A previously-featured Abarth race car brought $46,750. The OSCA 750S sold for $660,000. This 1935 Lincoln Model K Convertible Roadster by LeBaron looks like a lot of fun. It brought $242,000.

1935 Lincoln Model K Convertible Roadster by LeBaron

And finally, our featured Fiat 8V by Ghia sold for $946,000. Check out full results here. Next up is “Super Saturday” at Barrett-Jackson (and also, Sunday – which is still going on as I write this). The top sale of Barrett-Jackson’s entire sale was our featured 1967 Chevy L88 Corvette Coupe for $3,850,000. Another top seller was this 1963 Cooper Monaco Shelby King Cobra which went for $1,650,000.

1963 Cooper Monaco Shelby King Cobra

The featured Duesenberg from this sale sold for $1,430,000. Another mega-bucks Corvette was the ultra-rare ZR2 we featured. It crossed the block for $495,000. For the same price, you could’ve bought this 1955 Talbot-Lago T26 Grand Sport (which I think I’d much rather have).

1955 Talbot-Lago T26 Grand Sport

One car that didn’t stand out to me until I read the lot description (and saw it cross the block on live TV) was this 1926 Packard Eight Model 443 Phaeton by Murphy that was customized at the request of its original owner, Rudolph Valentino. It sold for $264,000.

1926 Packard Eight Model 443 Phaeton by Murphy

The featured Plymouth Belmont Concept car failed to meet its reserve and thus did not sell. You can check out full results here.

Final Highlights from Monterey 2013

Two auctions left to cover. First, Gooding’s Pebble Beach sale put up some big numbers. Frankly, I’m really bored with million dollar Ferraris. And Mercedes Gullwings don’t do anything for me. Instead of listing the 30 (yes, that’s right) cars that hit the million dollar mark, I’ll just show what’s interesting. I will, however, show you the top sale, which was this 1957 Ferrari 250 GT 14-Louver Berlinetta for $9,460,000.

1957 Ferrari 250 GT 14-Louver Berlinetta

The next two highest selling cars were pretty interesting. First, this 1937 Bugatti Type 57SC Atalante went for $8,745,000.

1937 Bugatti Type 57SC Atalante

And then this. This result actually made me shout an expletive when I saw it. It’s a 1997 McLaren F1. A year or two ago, one sold for $2 million, which was way more than any other F1 before it. I remember 10+ years ago when these things were at exotic car dealerships around the country with a price tag of $800,000. This one sold for an astounding $8,470,000. This is a big deal. These cars will never be attainable ever again for mere millionaires. They have proven to be exquisitely collectible.

1997 McLaren F1

Feature cars! The Hispano-Suiza J12 was withdrawn from the sale. A previously featured and early Duesenberg Model J brought $2,365,000. The Ferrari F40 LM brought $2,090,000. Two other Ferraris failed to reach their reserves: the Ferrari FXX and the Ferrari 400 Superamerica. Cool cars? How about this ex-Michael Schumacher and Rubens Barrichello Grand Prix-winning 2002 Ferrari F2002? It sold for $2,255,000.

2002 Ferrari F2002

I really like this pre-Jaguar 1932 SS1 Coupe for $154,000.

1932 SS1 Coupe

Other feature cars sold: the Gurney-Weslake AAR Eagle brought $3,740,000. The Voisin C25 sold for $1,925,000. Gooding & Company, like RM Auctions, also sold a Ferrari N.A.R.T. Spider. This one happened to be a 365 GTB though, and “only” brought $720,000.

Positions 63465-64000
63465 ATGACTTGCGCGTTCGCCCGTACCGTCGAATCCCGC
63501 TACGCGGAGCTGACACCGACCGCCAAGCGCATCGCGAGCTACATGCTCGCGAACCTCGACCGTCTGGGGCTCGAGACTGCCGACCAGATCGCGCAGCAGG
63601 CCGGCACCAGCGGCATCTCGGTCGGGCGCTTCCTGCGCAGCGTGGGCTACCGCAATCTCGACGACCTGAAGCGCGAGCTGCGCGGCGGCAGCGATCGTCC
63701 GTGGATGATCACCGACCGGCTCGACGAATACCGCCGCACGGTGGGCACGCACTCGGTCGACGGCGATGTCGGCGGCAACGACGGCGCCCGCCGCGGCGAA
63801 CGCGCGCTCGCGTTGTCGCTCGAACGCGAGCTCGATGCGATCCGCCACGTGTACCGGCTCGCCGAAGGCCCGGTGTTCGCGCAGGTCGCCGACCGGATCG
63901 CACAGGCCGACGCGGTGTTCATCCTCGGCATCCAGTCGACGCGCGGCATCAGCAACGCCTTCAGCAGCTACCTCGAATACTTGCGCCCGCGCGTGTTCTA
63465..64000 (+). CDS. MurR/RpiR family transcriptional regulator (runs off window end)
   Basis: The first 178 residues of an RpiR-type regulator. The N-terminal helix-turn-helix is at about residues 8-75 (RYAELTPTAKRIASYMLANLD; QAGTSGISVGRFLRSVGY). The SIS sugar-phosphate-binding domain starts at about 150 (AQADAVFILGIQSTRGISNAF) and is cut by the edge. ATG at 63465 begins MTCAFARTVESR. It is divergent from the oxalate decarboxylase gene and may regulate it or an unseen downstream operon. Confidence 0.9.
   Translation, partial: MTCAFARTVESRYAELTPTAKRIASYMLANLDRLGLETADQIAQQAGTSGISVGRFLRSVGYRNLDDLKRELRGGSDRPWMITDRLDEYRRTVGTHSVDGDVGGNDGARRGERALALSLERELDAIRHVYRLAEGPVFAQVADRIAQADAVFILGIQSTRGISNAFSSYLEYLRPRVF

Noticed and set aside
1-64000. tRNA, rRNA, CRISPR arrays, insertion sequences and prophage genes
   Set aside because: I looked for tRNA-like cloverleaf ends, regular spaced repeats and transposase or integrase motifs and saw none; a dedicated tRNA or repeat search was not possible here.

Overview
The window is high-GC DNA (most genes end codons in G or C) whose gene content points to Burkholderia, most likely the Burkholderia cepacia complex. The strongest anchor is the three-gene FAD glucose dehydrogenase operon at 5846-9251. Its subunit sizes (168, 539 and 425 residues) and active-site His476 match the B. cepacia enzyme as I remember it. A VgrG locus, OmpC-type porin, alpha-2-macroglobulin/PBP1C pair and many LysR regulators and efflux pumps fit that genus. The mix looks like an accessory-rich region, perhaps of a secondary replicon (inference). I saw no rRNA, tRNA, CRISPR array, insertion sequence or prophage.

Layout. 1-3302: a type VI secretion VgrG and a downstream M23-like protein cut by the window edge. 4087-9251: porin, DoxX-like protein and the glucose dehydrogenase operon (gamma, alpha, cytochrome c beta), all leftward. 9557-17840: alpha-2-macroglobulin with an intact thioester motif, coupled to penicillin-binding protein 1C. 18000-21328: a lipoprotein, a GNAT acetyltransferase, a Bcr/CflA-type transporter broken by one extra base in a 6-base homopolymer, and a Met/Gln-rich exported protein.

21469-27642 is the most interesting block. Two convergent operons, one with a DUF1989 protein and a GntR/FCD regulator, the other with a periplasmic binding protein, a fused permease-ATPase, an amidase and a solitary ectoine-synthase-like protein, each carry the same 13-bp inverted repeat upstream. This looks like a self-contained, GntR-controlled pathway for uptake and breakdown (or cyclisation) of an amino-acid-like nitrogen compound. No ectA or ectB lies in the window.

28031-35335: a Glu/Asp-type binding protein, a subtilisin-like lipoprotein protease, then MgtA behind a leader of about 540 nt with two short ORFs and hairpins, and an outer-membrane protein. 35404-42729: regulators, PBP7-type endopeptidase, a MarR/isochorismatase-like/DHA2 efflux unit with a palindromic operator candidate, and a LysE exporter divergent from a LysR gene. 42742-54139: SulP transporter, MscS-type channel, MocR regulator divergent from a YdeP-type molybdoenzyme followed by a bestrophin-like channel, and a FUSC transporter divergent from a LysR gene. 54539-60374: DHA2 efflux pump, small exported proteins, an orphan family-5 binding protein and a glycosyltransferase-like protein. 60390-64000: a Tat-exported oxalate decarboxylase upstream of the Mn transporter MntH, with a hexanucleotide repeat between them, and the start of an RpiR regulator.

This huge 1914 Packard 1-38 Five-Passenger Phaeton was one of my favorite cars of the entire sale. It sold for a healthy $467,500.

1914 Packard 1-38 Five Passenger Phaeton

This ex-Harrah Collection 1915 Cretors Model C Popcorn Wagon was the first car cut from my “to be featured” list when time ran out. It sold for $374,500 – almost $100,000 more than the top end of its pre-sale estimate.

1915 Cretors Model C Popcorn Wagon

This 1948 Alfa Romeo 6C 2500 Competizione was one of the stars of the show. It was hammered away for $4,840,000. It’s the only one like it left.

1948 Alfa Romeo 6C 2500 Competizione

And finally, I thought this 1929 Bentley Speed Six Grafton Coupe by Freestone & Webb looked pretty sporty. But the price was a little too-sporting for my wallet: $2,860,000.

1929 Bentley Speed Six Grafton Coupe

Check out full results here.

And last but not least, Russo & Steele’s Monterey sale. Our featured Bizzarrini Prototype sold for $77,000. The top sale was this 1949 Ferrari 166 Inter Berlinetta by Stabilimenti Farina for $1,050,500.

1949 Ferrari 166 Inter Berlinetta by Satbilimenti Farina

Interesting cars were topped off by this 1935 REO Speed-Wagon Model 6AP Pickup. It sold for $110,000. Check out full results here.

1935 REO Speed-Wagon Model 6AP Pickup

Bonhams Greenwich Concours ’13 Highlights

Bonham’s annual sale held during the Greenwich Concours in Connecticut is the first sale of an active June. The top sale this year went to our featured Bugatti Type 43 for $875,000. Our next highest-selling feature car was the Pierce Great Arrow for $243,100. Among interesting sales was this 1917 Reo Model M Seven-Passenger Touring car for $24,750.

1917 Reo Model M Seven-Passenger Touring

And from the I-Should’ve-Read-The-Catalog-Closer File is this 1974 Bentley Corniche. I would have featured the car but I just glanced at the picture and assumed it was a Rolls. I was wrong. Now I’ll have to wait for one of the other 76 Bentley Corniche’s built to feature one. This one sold for $39,050.

1974 Bentley Corniche

We featured a pair of American Austins. They both sold for an identical $9,350 (each). One of the more unusual cars at this sale was this 1969 Fiat Michelotti Shellette Beach Car – one of only 80 built. It sold for $39,600.

1969 Fiat Michelotti Shellette Beach Car

Our final two feature cars both sold. The Mercer Series 5 Sporting brought $121,000. The ex-Harrah 1909 Mitchell sold for $39,600. And finally, one of my favorite automotive marques of all time was represented at this sale – it’s a 1911 Winton 17b Five-Passenger Touring and it’s big and beautiful and sold for $220,000.

1911 Winton 17b Five-Passenger Touring

Check out complete results here.